Do you need to grow more hay for next winter? Hay meadows respond well to fertilizer if you use the types and amounts that work best for the plants in your hay meadow. Find recommendations for fertilizing legumes and cool- and warm-season meadows.
No-till seeding alfalfa can help preserve crop residue on the soil surface, reduce soil erosion, limit weed seeds on the soil surface, and perhaps most importantly this year, help conserve soil moisture.
Don't limit your planting options later due to your herbicide selection this spring. Consider whether you can control weeds and maintain the flexibility to plant any forage later just by making a small change in the herbicides you use now.
Bitter cold spells and desiccating winds in early winter may have endangered alfalfa stands. Evaluate alfalfa stands soon to determine their viability and the potential need for replanting or rotating to another crop.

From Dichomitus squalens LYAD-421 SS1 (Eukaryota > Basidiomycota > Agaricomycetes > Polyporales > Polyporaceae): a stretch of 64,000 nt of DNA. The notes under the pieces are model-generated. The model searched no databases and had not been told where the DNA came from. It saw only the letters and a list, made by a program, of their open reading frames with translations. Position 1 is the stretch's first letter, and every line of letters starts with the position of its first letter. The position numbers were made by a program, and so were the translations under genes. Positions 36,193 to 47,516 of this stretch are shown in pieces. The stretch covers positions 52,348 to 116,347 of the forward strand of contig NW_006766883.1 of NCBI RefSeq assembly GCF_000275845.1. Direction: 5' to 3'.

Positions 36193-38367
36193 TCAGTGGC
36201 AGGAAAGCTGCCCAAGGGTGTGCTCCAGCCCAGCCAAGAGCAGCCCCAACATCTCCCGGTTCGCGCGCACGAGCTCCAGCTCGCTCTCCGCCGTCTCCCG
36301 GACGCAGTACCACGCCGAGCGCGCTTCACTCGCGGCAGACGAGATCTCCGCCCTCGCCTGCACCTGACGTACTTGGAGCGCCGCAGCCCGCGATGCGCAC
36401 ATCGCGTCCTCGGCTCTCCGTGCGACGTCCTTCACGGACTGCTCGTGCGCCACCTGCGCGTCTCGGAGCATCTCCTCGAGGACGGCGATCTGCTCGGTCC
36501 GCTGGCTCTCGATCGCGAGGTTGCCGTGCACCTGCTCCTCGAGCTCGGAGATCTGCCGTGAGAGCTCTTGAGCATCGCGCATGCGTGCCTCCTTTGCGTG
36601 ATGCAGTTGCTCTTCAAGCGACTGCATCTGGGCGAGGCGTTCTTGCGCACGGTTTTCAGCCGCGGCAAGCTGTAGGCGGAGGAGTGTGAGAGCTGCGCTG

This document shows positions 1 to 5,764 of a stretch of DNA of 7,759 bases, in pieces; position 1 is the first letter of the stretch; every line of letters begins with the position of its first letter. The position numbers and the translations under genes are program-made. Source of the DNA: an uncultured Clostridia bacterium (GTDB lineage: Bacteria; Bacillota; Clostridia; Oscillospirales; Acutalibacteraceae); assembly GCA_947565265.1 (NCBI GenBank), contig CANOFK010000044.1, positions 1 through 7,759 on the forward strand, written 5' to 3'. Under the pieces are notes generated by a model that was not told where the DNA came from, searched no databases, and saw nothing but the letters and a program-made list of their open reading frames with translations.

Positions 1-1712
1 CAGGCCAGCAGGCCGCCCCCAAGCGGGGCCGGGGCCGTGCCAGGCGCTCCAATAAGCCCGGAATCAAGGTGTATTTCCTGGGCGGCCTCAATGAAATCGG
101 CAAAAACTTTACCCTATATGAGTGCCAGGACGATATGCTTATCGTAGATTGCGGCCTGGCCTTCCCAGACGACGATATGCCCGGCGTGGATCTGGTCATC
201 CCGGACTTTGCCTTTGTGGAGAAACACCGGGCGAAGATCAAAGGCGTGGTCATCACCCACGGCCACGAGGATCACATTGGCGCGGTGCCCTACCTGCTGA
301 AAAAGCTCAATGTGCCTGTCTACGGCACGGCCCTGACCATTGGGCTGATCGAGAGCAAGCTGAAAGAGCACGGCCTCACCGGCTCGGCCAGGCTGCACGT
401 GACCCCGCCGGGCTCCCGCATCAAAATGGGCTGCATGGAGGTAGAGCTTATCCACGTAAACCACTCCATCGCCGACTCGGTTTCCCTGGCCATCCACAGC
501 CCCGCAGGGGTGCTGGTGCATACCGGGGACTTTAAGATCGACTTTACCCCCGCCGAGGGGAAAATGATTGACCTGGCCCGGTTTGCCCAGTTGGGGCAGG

What are some of the reasons why you would choose either a per-acre or a per cow-calf pair to determine pasture rental rate? Extension Forage Specialist Bruce Anderson discusses several benefits of each method.
With temperatures beginning to warm up, now is a good time to manage weeds such as field pennycress, downy brome, mustards, cheatgrass, and shepherd's purse in dormant alfalfa without risking plant injury.